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I take strong issue with your editorial excoriating Ken Milder in Sunday’s Monitor. At the fateful skate park hearing Ken was the councilor who chose to discuss seriously the role of elected officials in a representative democracy. It is an issue that arises anew every few years when particularly controversial questions come before the council. Ken addressed it thoroughly and demonstrated understanding of the problem. Your editorial did not.
The American systems of governments, from federal to state to local, all are some form of representative democracy: we elect citizens to make decisions for the jurisdiction as a whole. Most systems provide some way to bypass the representatives on some subjects. Across the country a spectrum of direct citizen participation in government decisions can be perceived, ranging from none at the federal level, to referendum and initiative in many states and localities, to almost direct democracy in a few New England towns (even the latter elect folk to handle matters in between annual town meetings).
New Mexico and Los Alamos are on the more liberal end of the spectrum: both have provisions for initiative and referendum, New Mexico in the state constitution, Los Alamos in statutes and in our home rule charter. Those provisions are guidance to what matters are to be subject to direct citizen action: in general legislative acts, and generally exclusive of administrative acts (such as siting a skate park). It is not forbidden to hold an advisory election, but the council will not and may not be bound by the result.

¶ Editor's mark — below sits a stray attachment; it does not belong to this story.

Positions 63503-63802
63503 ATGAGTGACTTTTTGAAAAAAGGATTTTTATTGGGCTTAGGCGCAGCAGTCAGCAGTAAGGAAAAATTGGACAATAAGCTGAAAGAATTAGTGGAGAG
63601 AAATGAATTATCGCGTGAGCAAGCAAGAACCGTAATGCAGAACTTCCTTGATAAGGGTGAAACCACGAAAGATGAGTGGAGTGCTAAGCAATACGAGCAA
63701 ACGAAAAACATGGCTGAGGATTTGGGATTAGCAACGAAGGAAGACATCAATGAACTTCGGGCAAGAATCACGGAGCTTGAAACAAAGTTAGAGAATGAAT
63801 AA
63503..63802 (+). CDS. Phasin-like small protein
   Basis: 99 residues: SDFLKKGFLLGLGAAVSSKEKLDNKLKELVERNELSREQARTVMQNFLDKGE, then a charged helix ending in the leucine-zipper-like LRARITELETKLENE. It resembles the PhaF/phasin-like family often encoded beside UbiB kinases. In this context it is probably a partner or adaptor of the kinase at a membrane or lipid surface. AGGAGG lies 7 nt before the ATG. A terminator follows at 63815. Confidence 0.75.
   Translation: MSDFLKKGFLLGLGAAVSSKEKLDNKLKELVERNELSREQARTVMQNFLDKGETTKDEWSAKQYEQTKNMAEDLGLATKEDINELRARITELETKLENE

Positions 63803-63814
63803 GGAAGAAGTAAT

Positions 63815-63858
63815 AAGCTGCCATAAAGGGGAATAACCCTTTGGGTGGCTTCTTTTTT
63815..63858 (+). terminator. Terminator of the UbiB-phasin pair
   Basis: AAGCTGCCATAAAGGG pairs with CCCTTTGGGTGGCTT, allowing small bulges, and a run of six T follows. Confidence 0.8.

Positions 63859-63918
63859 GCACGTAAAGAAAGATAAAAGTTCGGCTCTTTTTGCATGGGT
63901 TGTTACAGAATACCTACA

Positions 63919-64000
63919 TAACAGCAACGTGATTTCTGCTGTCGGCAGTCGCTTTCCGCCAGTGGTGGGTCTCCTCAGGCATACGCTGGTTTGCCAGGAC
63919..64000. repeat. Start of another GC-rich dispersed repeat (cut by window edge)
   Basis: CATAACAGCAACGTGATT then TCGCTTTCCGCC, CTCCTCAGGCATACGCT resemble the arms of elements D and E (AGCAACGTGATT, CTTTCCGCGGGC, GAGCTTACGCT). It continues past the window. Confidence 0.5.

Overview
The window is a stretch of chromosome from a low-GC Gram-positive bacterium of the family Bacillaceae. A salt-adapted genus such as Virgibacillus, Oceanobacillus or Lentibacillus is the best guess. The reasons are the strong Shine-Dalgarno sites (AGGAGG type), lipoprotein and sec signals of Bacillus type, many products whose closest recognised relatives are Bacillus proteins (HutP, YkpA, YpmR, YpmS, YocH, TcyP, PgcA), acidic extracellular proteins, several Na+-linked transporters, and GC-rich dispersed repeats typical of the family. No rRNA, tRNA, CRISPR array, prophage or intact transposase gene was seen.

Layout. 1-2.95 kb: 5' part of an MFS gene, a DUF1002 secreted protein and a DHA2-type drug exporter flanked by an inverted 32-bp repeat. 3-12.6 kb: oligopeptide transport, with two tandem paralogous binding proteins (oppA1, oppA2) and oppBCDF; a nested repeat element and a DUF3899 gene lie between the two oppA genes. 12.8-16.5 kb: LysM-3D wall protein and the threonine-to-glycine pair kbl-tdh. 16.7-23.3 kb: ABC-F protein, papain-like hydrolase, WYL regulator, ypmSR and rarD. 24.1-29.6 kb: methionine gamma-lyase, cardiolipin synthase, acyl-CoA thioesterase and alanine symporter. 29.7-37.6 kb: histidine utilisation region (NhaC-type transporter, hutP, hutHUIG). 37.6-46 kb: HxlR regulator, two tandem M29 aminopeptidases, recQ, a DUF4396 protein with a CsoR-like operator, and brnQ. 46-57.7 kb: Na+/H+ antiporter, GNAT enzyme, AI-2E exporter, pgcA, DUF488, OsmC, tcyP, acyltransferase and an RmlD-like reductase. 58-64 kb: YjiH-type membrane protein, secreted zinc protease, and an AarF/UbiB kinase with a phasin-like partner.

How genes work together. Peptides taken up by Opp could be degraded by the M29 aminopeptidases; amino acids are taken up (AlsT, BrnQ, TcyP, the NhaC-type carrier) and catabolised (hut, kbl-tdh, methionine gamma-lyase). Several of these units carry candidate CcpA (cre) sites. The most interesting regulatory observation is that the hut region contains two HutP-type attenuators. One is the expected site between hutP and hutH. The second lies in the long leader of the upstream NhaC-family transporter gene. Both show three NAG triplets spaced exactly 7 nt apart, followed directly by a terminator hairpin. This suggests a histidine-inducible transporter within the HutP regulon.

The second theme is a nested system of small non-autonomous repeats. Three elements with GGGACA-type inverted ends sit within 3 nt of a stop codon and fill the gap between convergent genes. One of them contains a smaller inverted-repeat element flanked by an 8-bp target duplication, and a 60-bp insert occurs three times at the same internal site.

Thusly the government is set up, and its elected officials are bound by it; it comes with the territory. Ken was right: to duck the question by putting it on a ballot would delay the decision to the next council, get him through the election – the very definition of cop-out – and cause irremediable damage to the credibility of the institution of local government.
Those elected officials who understand their roles and are willing to take political heat to respect a process of government should be praised, not scorned.
To me the skate park decision does not look to be subject to referendum; some bright person may be able to figure out a way to kill it with an initiative petition but I can’t see how. The system provides two remedies against elected officials who take political decisions (such as siting a skate park) that are unpopular: don’t re-elect them, or if you can’t wait for an election, do a petition for a recall election.
Obviously the Monitor has decided to influence the electorate not to reelect Ken.
But you have chosen an unfortunate issue: maybe you can beat him up over the decision to site the skate park at the library (I wouldn’t agree with you), but he knows way more than you on the subject of democracy. I’d stay out of it if I were you.